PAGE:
At this year’s tournament in France figures smashed records without such desperate measures. The Economist, "Women’s football is becoming big business," 12 July 2019 One day Algren’s girlfriend discovered the desperate writer with a gas pipe in his mouth. Algis Valiunas, National Review, "Nelson Algren: Chicago’s Bard of the Downtrodden," 11 July 2019 India, a team full of world superstars and one of the most vaunted batting line-ups in the game, was blown away by a New Zealand side desperate for redemption and another crack at glory after losing out in the 2015 final. James Masters, CNN, "India crashes out to New Zealand in Cricket World Cup semifinal," 10 July 2019 Putting panhandlers in jail is a short-term non-solution to a condition requiring long-term efforts to help lead citizens down a less-desperate path. Roy S. Johnson, al.com, "SPLC says it will ‘likely’ sue if Montgomery mayor does not veto panhandling ordinance," 10 July 2019 The Sun reports that, privately, Solskjaer, who is described as 'desperate' in the story, will ask Pogba to stay at Old Trafford for one more year and help drive the rebuilding project. SI.com, "Ole Gunnar Solskjaer Insists Man Utd 'Don't Have to Sell' in Warning to Paul Pogba & Romelu Lukaku," 10 July 2019 The Kentucky losing streak to Florida might have ended at 16 games had Lorenzen taken a sack late in the 2003 game instead of making a desperate heave that was intercepted to set up the game-winning score. Jon Hale, The Courier-Journal, "Jared Lorenzen was not Kentucky's best quarterback, but he was its most memorable," 10 July 2019 Sanctions have Iran in desperate economic trouble; stay the course, keep the sanctions and this regime may fold. Letters To The Editor, The Mercury News, "Letter: Stay the course with Iran, and this regime may fold," 9 July 2019 The university’s supporters have embarked on a desperate scramble to persuade lawmakers to override the governor’s line-item veto, which would reduce the operating funds the university system gets from the state by 41 percent. Mike Baker, New York Times, "Blindsided by a ‘Devastating’ Veto, Alaska’s University System Pleads for a Lifeline," 7 July 2019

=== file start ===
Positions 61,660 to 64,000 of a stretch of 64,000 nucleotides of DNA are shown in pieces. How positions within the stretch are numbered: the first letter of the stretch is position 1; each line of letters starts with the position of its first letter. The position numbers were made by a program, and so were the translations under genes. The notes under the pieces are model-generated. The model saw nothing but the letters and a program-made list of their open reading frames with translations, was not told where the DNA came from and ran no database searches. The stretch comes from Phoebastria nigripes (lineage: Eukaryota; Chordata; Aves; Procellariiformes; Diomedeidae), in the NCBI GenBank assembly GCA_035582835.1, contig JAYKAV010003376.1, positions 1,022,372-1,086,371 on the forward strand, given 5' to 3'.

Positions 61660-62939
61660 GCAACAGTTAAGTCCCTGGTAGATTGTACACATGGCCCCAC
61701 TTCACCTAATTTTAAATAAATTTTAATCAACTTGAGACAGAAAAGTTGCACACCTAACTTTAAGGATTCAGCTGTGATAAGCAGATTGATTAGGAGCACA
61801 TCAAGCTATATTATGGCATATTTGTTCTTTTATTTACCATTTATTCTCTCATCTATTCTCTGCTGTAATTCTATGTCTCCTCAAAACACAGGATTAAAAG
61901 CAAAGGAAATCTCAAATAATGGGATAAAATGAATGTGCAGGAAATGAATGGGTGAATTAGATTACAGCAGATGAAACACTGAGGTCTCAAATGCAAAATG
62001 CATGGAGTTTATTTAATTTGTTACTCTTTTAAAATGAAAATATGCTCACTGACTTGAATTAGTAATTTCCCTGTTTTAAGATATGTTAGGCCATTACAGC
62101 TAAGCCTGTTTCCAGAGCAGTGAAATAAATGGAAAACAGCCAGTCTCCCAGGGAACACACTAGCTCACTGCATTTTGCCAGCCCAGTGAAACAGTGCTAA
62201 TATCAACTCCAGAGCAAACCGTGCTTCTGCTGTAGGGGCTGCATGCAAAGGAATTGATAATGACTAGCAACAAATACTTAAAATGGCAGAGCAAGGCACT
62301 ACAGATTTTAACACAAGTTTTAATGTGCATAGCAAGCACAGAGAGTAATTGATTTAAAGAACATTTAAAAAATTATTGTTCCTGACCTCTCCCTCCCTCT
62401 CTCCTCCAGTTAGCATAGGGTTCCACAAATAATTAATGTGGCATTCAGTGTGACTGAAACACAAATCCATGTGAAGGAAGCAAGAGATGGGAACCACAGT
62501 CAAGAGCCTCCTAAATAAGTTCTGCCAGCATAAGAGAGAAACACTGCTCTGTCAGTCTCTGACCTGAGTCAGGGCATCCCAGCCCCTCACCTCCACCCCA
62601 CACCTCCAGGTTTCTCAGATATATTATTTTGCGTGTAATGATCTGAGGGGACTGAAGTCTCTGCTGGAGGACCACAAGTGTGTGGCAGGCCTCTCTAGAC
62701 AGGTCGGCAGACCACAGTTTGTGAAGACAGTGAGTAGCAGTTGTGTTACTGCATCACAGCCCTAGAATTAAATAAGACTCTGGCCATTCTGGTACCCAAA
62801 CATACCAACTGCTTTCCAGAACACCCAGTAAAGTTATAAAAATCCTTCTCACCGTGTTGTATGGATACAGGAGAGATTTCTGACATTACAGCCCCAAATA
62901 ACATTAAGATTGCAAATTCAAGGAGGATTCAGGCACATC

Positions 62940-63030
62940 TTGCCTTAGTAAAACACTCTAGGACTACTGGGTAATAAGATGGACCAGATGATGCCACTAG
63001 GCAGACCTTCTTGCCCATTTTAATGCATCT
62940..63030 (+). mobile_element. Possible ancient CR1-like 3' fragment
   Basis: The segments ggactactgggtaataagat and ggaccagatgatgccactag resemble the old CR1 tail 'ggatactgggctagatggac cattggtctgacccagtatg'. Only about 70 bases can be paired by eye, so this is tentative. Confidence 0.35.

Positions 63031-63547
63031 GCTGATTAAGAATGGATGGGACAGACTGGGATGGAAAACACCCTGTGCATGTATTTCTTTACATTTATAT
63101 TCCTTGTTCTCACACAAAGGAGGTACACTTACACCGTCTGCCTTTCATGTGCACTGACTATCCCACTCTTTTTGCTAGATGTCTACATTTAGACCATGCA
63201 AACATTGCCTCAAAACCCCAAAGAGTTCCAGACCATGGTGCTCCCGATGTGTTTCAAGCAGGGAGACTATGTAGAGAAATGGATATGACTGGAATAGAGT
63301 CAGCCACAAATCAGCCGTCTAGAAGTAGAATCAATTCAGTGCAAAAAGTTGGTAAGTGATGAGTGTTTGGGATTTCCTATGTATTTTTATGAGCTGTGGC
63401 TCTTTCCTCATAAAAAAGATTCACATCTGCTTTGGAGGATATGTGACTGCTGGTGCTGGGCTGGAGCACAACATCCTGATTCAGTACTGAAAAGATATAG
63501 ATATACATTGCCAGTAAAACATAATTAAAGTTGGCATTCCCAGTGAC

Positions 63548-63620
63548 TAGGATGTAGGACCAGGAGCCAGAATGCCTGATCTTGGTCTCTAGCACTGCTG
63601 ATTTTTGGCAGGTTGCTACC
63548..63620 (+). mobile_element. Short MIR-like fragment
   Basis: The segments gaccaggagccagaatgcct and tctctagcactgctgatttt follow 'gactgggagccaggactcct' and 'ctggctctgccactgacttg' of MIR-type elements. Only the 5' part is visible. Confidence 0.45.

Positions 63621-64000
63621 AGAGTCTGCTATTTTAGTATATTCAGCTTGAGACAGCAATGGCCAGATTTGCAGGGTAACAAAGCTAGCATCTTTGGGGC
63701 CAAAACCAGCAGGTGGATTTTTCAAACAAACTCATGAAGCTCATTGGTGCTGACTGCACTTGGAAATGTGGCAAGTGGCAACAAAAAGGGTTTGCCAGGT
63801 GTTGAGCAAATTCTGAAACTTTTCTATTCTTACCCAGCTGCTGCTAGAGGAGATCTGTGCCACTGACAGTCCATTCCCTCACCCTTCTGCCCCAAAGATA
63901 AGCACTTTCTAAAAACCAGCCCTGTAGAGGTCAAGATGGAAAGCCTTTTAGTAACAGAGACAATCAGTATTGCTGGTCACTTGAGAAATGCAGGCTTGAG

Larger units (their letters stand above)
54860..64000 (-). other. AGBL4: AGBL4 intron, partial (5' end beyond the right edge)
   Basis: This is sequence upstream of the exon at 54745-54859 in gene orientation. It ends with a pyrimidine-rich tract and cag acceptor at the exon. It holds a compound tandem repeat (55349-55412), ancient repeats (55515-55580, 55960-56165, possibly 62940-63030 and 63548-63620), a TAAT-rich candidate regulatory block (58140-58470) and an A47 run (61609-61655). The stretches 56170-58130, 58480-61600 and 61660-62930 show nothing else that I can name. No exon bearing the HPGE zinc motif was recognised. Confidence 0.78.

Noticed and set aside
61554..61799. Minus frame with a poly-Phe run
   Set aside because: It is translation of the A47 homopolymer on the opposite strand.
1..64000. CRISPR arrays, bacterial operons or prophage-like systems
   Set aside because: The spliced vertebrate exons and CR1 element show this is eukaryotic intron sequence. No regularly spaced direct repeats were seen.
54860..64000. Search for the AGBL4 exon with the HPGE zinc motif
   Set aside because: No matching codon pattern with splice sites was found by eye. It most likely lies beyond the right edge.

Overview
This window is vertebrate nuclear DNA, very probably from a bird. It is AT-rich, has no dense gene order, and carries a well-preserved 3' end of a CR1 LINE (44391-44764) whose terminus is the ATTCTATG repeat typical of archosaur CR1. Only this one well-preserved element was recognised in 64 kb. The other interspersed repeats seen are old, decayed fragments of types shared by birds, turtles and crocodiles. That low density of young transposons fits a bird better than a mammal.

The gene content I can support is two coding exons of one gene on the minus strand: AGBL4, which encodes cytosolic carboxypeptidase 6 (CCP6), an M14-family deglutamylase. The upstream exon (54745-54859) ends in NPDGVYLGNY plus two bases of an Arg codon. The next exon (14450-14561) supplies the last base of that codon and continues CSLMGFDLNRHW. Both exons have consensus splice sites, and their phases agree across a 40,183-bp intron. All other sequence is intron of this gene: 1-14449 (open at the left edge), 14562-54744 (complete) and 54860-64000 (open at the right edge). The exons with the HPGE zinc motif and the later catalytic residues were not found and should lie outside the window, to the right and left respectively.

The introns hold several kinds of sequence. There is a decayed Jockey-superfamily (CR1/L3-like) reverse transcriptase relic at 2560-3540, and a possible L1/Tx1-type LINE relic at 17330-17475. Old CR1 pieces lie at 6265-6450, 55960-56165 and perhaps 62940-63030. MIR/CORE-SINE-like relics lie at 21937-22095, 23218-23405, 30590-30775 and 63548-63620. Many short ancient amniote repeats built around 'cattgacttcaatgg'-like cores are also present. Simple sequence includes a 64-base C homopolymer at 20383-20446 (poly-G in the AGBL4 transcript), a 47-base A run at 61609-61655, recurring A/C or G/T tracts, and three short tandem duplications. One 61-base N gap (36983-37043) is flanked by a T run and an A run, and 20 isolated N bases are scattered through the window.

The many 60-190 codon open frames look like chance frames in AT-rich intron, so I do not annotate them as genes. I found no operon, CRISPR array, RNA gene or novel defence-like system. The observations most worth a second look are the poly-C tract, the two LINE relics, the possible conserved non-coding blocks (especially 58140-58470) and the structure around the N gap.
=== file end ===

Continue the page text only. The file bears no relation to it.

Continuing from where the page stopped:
These example sentences are selected automatically from various online news sources to reflect current usage of the word 'desperate.' Views expressed in the examples do not represent the opinion of Merriam-Webster or its editors. Send us feedback.

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First Known Use of desperate

15th century, in the meaning defined at sense 1a

History and Etymology for desperate

Latin desperatus, past participle of desperare — see despair entry 2

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Statistics for desperate

Last Updated

14 Jul 2019

Look-up Popularity

Time Traveler for desperate

The first known use of desperate was in the 15th century

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More Definitions for desperate

desperate

adjective

English Language Learners Definition of desperate

: very sad and upset because of having little or no hope : feeling or showing despair
: very bad or difficult to deal with
: done with all of your strength or energy and with little hope of succeeding

desperate

adjective
des·​per·​ate | \ ˈde-spə-rət How to pronounce desperate (audio) , -sprət\

Kids Definition of desperate

1 : very sad and worried and with little or no hope People became desperate for food.
2 : showing great worry and loss of hope a desperate call for help
3 : giving little reason to hope : causing despair a desperate situation
4 : reckless because of despair : rash He made a desperate attempt to escape.
5 : very severe The injury is in desperate need of attention.

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Comments on desperate